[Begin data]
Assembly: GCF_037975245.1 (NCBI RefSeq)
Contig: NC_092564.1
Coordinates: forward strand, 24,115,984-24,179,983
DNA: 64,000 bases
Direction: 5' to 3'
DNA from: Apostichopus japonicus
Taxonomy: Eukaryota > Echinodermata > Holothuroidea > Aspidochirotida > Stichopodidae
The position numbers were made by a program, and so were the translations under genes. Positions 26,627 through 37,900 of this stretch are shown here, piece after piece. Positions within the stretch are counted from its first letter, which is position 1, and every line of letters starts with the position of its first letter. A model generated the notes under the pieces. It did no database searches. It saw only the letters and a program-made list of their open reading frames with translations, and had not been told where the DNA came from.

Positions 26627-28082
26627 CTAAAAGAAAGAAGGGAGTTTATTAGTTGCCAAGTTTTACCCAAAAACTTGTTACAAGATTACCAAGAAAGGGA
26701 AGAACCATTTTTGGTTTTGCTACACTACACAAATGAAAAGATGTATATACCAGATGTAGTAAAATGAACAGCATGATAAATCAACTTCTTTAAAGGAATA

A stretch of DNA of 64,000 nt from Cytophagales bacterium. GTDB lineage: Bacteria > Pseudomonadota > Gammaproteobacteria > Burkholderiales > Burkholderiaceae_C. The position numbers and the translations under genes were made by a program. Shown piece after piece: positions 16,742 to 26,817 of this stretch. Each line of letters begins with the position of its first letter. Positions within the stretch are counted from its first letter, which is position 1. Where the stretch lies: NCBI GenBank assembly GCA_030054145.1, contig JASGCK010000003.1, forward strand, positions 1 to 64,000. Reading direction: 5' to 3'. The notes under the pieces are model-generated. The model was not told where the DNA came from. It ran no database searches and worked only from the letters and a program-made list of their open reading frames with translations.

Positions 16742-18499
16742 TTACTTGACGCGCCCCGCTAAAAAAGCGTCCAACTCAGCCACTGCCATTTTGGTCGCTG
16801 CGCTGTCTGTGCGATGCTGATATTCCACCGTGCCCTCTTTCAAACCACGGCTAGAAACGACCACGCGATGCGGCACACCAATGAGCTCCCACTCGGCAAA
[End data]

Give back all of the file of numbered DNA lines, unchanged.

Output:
Assembly: GCF_037975245.1 (NCBI RefSeq)
Contig: NC_092564.1
Coordinates: forward strand, 24,115,984-24,179,983
DNA: 64,000 bases
Direction: 5' to 3'
DNA from: Apostichopus japonicus
Taxonomy: Eukaryota > Echinodermata > Holothuroidea > Aspidochirotida > Stichopodidae
The position numbers were made by a program, and so were the translations under genes. Positions 26,627 through 37,900 of this stretch are shown here, piece after piece. Positions within the stretch are counted from its first letter, which is position 1, and every line of letters starts with the position of its first letter. A model generated the notes under the pieces. It did no database searches. It saw only the letters and a program-made list of their open reading frames with translations, and had not been told where the DNA came from.

Positions 26627-28082
26627 CTAAAAGAAAGAAGGGAGTTTATTAGTTGCCAAGTTTTACCCAAAAACTTGTTACAAGATTACCAAGAAAGGGA
26701 AGAACCATTTTTGGTTTTGCTACACTACACAAATGAAAAGATGTATATACCAGATGTAGTAAAATGAACAGCATGATAAATCAACTTCTTTAAAGGAATA

A stretch of DNA of 64,000 nt from Cytophagales bacterium. GTDB lineage: Bacteria > Pseudomonadota > Gammaproteobacteria > Burkholderiales > Burkholderiaceae_C. The position numbers and the translations under genes were made by a program. Shown piece after piece: positions 16,742 to 26,817 of this stretch. Each line of letters begins with the position of its first letter. Positions within the stretch are counted from its first letter, which is position 1. Where the stretch lies: NCBI GenBank assembly GCA_030054145.1, contig JASGCK010000003.1, forward strand, positions 1 to 64,000. Reading direction: 5' to 3'. The notes under the pieces are model-generated. The model was not told where the DNA came from. It ran no database searches and worked only from the letters and a program-made list of their open reading frames with translations.

Positions 16742-18499
16742 TTACTTGACGCGCCCCGCTAAAAAAGCGTCCAACTCAGCCACTGCCATTTTGGTCGCTG
16801 CGCTGTCTGTGCGATGCTGATATTCCACCGTGCCCTCTTTCAAACCACGGCTAGAAACGACCACGCGATGCGGCACACCAATGAGCTCCCACTCGGCAAA